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PTEX is an essential nexus for protein export in malaria parasites

CiteULike malaria tags - 17 July 2014 - 10:51am
Nature, Vol. advance online publication (16 July 2014), doi:10.1038/nature13555
Brendan Elsworth, Kathryn Matthews, Catherine Nie, Ming Kalanon, Sarah Charnaud, Paul Sanders, Scott Chisholm, Natalie Counihan, Philip Shaw, Paco Pino, Jo-Anne Chan, Mauro Azevedo, Stephen Rogerson, James Beeson, Brendan Crabb, Paul Gilson, Tania de Koning-Ward
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PTEX component HSP101 mediates export of diverse malaria effectors into host erythrocytes

CiteULike malaria tags - 17 July 2014 - 10:50am
Nature, Vol. advance online publication (16 July 2014), doi:10.1038/nature13574
Josh Beck, Vasant Muralidharan, Anna Oksman, Daniel Goldberg
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Thiamin supplementation does not reduce the frequency of adverse events after anti-malarial therapy among patients with falciparum malaria in southern Laos

Malaria Journal - 15 July 2014 - 12:00am
Background: In a recent study one third of Lao patients presenting with uncomplicated Plasmodium falciparum malaria had biochemical evidence of thiamin deficiency, which was associated with a higher incidence of adverse events. Thiamin supplementation might, therefore, reduce adverse events in this population. Methods: An exploratory, double-blind, parallel group, placebo-controlled, superiority trial of thiamin supplementation in patients of all ages with uncomplicated and severe falciparum malaria was conducted in Xepon District, Savannakhet Province, southern Laos. Patients were randomly assigned to either oral thiamin 10 mg/day for 7 days immediately after standard anti-malarial treatment then 5 mg daily until day 42, or identical oral placebo. Results: After interim analyses when 630 patients (314 in thiamin and 316 in placebo groups) had been recruited, the trial was discontinued on the grounds of futility. On admission biochemical thiamin deficiency (alpha >= 25%) was present in 27% of patients and 9% had severe deficiency (alpha > 31%). After 42 days of treatment, the frequency of thiamin deficiency was lower in the thiamin (2%, 1% severe) compared to the placebo (11%, 3% severe) groups (p < 0.001 and p = 0.05), respectively. Except for diarrhoea, 7% in the placebo compared to 3% in the thiamin group (p = 0.04), and dizziness on day 1 (33% vs 25%, p = 0.045), all adverse events were not significantly different between the groups (p > 0.05). Clinical, haematological, and parasitological responses to treatment did not differ significantly between the two groups. Conclusion: Thiamin supplementation reduced biochemical thiamin deficiency among Lao malaria patients following anti-malarial drug treatment, but it did not reduce the frequency of adverse events after anti-malarial therapy or have any detected clinical or parasitological impact.Trial registration: ISRCTN 85411059.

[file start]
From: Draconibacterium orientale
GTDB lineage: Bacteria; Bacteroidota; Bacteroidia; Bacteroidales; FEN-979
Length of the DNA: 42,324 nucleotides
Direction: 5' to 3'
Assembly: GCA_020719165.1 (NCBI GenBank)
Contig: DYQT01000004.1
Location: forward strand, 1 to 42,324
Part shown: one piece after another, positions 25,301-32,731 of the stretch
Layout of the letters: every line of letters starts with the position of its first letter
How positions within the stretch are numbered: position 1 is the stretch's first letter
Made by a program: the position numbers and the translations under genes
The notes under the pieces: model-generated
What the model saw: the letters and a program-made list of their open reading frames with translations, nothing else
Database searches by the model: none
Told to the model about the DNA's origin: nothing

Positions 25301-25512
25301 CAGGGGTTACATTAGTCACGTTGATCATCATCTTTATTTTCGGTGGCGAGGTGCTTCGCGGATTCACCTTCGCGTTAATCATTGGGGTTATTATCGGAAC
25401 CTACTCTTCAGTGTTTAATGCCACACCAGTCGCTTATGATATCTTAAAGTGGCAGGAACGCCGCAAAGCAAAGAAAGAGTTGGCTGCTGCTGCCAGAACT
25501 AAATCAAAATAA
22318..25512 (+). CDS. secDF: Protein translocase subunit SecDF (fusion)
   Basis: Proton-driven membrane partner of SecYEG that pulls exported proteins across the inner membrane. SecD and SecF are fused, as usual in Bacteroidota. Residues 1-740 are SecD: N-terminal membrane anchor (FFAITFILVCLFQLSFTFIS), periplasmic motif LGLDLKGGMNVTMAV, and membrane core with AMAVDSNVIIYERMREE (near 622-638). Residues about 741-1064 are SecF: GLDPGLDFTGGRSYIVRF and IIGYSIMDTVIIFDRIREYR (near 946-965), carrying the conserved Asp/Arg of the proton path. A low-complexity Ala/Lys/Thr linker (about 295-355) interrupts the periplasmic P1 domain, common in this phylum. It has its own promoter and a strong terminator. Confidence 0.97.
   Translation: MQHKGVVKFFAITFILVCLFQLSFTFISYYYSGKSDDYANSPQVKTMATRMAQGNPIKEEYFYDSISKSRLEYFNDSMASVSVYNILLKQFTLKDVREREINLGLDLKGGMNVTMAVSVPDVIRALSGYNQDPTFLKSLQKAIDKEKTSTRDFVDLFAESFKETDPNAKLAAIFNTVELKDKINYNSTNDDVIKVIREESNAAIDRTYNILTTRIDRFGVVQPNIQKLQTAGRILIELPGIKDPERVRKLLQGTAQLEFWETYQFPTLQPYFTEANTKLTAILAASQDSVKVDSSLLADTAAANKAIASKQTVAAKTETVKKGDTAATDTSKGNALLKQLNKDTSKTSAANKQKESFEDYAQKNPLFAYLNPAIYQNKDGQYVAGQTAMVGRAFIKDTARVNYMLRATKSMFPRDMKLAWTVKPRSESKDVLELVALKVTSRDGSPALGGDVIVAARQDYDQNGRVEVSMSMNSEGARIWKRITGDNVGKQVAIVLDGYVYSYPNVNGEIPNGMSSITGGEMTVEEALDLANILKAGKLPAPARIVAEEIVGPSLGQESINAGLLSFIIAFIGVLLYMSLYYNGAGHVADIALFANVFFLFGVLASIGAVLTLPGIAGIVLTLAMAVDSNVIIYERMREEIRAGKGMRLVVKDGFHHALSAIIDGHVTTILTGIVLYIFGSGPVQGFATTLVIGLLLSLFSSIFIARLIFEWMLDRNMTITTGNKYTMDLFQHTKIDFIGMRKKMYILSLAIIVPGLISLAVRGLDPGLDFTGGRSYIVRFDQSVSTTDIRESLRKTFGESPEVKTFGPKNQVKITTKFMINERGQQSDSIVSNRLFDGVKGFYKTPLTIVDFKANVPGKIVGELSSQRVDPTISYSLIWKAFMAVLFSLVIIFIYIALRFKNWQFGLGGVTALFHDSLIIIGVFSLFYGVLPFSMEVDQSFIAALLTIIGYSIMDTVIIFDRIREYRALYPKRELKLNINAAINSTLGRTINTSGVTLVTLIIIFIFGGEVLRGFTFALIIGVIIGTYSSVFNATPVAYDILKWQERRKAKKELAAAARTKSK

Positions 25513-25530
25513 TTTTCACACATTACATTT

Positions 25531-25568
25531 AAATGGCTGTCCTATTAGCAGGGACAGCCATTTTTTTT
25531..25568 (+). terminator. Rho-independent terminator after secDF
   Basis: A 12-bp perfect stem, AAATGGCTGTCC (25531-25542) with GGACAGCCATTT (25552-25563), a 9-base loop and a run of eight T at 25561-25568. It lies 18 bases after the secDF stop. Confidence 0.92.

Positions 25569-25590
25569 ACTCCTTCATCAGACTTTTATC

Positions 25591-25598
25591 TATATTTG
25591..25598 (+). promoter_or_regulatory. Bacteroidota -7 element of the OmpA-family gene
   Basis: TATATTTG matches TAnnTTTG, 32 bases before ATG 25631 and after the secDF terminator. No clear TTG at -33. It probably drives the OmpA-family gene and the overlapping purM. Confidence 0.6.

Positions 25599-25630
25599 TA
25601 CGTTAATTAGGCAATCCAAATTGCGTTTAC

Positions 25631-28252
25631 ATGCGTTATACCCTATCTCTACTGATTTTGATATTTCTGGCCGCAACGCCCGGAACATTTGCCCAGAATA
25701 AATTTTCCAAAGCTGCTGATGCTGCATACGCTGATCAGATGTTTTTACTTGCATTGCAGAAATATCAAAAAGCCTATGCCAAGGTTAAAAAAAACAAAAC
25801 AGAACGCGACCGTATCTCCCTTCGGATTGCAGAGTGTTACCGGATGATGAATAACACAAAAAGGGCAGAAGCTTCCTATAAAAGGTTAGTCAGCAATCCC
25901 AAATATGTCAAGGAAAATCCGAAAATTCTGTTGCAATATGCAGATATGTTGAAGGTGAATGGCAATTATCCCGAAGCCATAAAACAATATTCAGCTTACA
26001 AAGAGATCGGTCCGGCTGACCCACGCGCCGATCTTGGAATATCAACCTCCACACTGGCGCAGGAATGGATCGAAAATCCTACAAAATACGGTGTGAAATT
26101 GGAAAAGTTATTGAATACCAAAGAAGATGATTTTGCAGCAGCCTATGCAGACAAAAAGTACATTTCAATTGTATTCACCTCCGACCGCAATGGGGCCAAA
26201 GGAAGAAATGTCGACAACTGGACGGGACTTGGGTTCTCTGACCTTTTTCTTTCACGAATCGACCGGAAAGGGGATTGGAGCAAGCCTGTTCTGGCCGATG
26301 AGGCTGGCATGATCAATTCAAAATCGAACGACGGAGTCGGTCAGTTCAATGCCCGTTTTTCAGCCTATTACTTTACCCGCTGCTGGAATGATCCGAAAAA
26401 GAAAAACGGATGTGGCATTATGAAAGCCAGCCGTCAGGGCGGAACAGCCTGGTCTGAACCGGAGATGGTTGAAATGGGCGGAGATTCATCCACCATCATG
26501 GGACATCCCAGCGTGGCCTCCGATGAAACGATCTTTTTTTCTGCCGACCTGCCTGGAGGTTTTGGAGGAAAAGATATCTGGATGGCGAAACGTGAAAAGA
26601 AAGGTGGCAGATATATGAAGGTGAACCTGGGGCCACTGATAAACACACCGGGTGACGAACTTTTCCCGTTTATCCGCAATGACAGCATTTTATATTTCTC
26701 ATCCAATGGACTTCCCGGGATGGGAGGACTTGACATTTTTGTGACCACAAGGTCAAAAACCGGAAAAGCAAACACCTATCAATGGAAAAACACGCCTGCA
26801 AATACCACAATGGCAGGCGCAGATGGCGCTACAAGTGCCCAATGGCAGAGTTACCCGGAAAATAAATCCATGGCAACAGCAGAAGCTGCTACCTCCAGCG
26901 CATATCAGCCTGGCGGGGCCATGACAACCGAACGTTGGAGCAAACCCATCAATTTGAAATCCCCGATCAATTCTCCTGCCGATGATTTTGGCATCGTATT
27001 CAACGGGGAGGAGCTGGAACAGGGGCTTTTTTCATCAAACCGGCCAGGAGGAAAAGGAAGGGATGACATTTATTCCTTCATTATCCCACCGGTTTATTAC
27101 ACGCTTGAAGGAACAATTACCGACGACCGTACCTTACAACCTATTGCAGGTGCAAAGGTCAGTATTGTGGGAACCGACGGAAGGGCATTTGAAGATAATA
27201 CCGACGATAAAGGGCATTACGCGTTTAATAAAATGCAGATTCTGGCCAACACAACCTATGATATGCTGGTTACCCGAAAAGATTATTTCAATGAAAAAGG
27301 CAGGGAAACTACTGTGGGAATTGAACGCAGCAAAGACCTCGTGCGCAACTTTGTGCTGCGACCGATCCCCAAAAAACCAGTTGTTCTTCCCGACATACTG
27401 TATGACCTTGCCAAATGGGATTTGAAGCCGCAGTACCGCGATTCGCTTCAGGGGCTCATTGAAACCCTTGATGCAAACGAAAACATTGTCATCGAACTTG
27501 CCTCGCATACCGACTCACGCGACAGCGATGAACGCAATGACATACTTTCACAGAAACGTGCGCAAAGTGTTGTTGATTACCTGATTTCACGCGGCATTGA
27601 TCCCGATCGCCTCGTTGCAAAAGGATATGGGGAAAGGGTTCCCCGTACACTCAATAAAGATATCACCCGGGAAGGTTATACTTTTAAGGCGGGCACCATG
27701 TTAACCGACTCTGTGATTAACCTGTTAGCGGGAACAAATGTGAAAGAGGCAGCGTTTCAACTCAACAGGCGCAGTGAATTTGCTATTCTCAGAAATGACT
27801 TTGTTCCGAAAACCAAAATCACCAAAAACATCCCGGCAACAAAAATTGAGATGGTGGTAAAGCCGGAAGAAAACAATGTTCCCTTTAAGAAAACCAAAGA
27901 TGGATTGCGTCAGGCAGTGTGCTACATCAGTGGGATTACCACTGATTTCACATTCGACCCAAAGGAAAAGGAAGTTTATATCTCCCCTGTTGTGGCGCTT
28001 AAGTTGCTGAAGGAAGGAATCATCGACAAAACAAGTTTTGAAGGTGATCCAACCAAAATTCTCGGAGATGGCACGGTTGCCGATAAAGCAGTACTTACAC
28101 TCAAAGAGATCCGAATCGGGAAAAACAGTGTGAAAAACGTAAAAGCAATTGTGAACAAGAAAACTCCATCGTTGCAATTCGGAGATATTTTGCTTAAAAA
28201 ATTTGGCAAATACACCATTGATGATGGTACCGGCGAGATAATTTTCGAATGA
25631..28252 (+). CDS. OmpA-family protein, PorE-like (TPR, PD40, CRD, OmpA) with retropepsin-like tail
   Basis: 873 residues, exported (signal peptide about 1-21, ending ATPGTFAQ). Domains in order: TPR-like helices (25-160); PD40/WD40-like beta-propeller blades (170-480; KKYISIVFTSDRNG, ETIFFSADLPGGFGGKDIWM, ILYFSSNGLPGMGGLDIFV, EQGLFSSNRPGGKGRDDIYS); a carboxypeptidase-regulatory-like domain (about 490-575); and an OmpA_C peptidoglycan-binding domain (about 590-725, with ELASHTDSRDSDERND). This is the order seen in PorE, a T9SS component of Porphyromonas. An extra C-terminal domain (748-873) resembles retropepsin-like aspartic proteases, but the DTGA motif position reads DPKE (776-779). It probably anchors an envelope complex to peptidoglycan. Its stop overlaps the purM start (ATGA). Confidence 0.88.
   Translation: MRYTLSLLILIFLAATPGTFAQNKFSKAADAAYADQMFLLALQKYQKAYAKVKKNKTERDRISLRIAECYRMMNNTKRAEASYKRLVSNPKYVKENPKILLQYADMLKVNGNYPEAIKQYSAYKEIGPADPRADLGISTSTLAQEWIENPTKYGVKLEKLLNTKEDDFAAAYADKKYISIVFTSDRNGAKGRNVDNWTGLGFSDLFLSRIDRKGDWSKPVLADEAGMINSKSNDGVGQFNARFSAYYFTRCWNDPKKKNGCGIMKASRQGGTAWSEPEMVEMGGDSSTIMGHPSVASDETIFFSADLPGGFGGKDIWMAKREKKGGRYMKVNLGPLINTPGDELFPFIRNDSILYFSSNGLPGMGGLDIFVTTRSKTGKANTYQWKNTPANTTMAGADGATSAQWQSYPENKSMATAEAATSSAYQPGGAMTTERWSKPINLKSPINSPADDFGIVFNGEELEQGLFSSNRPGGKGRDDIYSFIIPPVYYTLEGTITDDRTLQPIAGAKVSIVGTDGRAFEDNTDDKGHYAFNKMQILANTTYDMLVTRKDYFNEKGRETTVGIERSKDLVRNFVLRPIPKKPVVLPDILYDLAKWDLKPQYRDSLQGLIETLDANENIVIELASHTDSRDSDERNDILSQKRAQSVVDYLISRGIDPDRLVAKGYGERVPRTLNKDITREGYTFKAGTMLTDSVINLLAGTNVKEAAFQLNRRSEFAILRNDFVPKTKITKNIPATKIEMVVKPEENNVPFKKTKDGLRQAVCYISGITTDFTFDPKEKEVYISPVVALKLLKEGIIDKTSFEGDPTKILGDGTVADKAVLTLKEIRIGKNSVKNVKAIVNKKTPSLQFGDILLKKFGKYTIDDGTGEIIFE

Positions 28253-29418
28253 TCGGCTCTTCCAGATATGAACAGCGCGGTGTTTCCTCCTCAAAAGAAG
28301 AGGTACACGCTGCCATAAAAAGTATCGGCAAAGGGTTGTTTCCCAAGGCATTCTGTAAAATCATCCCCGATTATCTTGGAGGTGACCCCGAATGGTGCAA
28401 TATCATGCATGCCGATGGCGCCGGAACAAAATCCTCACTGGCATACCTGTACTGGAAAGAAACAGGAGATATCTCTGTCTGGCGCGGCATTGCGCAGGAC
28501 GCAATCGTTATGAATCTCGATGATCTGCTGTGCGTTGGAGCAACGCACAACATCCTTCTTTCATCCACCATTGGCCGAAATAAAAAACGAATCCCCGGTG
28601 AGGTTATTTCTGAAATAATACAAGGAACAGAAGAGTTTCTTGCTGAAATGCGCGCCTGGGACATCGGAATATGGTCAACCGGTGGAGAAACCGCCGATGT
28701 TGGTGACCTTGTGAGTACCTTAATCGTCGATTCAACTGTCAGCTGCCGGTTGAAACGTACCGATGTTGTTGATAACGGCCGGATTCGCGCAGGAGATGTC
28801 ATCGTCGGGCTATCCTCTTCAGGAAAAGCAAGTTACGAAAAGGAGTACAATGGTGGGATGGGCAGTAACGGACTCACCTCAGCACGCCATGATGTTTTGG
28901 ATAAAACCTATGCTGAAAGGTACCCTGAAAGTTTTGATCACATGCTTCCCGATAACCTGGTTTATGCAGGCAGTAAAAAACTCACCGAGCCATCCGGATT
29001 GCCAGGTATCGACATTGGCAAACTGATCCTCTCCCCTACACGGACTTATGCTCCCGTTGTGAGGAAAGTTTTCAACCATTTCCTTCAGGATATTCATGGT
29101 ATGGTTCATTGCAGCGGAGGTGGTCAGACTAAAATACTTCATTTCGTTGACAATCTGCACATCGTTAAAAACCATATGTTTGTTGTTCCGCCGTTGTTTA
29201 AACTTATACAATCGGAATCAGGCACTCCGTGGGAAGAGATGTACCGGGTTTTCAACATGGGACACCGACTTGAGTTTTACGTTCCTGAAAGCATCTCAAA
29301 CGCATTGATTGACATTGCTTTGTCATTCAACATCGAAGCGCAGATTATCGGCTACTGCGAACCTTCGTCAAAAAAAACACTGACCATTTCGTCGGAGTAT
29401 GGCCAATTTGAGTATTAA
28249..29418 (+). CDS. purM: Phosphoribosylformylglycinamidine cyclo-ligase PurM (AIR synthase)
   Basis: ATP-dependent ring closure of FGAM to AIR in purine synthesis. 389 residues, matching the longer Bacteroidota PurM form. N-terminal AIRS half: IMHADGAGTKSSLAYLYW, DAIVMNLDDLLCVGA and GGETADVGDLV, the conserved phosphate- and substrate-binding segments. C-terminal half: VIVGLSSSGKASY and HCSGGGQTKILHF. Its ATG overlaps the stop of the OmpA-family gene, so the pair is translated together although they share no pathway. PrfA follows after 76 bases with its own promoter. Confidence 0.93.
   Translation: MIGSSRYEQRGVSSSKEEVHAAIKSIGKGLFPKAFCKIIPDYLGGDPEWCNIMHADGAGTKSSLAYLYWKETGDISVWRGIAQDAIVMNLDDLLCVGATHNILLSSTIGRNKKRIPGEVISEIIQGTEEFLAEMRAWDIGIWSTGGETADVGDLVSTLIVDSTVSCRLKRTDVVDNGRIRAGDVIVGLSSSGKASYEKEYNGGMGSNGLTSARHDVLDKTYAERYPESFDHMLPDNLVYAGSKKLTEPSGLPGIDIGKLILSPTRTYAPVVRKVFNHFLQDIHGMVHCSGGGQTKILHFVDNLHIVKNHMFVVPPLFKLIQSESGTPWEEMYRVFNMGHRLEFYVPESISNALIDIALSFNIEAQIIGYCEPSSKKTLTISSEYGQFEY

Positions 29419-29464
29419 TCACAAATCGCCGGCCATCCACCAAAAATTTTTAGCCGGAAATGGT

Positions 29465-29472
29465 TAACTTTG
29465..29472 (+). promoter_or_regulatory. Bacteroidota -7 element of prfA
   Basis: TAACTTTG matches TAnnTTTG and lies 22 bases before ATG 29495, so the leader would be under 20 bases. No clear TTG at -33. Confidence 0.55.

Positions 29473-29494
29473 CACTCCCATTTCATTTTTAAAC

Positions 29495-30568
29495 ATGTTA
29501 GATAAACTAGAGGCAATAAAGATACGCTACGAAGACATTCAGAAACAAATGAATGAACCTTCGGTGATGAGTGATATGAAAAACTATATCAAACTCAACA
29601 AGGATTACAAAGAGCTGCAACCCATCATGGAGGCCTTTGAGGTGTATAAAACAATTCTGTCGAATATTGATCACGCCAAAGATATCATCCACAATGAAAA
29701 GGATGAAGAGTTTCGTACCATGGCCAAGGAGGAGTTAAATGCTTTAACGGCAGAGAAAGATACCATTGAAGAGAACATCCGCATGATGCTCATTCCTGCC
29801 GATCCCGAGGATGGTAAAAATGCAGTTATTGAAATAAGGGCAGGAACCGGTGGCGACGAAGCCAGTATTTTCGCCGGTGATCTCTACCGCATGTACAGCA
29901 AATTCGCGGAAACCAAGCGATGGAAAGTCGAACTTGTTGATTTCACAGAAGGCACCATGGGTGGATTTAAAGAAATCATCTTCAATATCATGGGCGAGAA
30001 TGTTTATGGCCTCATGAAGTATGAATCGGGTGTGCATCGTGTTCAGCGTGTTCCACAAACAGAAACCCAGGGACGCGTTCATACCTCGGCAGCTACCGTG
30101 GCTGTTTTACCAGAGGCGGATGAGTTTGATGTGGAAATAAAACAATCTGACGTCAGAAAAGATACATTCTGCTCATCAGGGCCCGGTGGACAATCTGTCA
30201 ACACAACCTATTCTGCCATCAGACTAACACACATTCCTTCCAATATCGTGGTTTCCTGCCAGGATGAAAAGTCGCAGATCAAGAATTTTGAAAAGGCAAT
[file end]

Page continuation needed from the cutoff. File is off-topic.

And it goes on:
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Submicroscopic malaria infection during pregnancy and the impact of intermittent preventive treatment

Malaria Journal - 15 July 2014 - 12:00am
Background: Malaria during pregnancy results in adverse outcomes for mothers and infants. Intermittent preventive treatment (IPT) with sulphadoxine-pyrimethamine (SP) is the primary intervention aimed at reducing malaria infection during pregnancy. Although submicroscopic infection is common during pregnancy and at delivery, its impact throughout pregnancy on the development of placental malaria and adverse pregnancy outcomes has not been clearly established. Methods: Quantitative PCR was used to detect submicroscopic infections in pregnant women enrolled in an observational study in Blantyre, Malawi to determine their effect on maternal, foetal and placental outcomes. The ability of SP to treat and prevent submicroscopic infections was also assessed. Results: 2,681 samples from 448 women were analysed and 95 submicroscopic infections were detected in 68 women, a rate of 0.6 episodes per person-year of follow-up. Submicroscopic infections were most often detected at enrolment. The majority of women with submicroscopic infections did not have a microscopically detectable infection detected during pregnancy. Submicroscopic infection was associated with placental malaria even after controlling for microscopically detectable infection and was associated with decreased maternal haemoglobin at the time of detection. However, submicroscopic infection was not associated with adverse maternal or foetal outcomes at delivery. One-third of women with evidence of placental malaria did not have documented peripheral infection during pregnancy. SP was moderately effective in treating submicroscopic infections, but did not prevent the development of new submicroscopic infections in the month after administration. Conclusions: Submicroscopic malaria infection is common and occurs early in pregnancy. SP-IPT can clear some submicroscopic infections but does not prevent new infections after administration. To effectively control pregnancy-associated malaria, new interventions are required to target women prior to their first antenatal care visit and to effectively treat and prevent all malaria infections.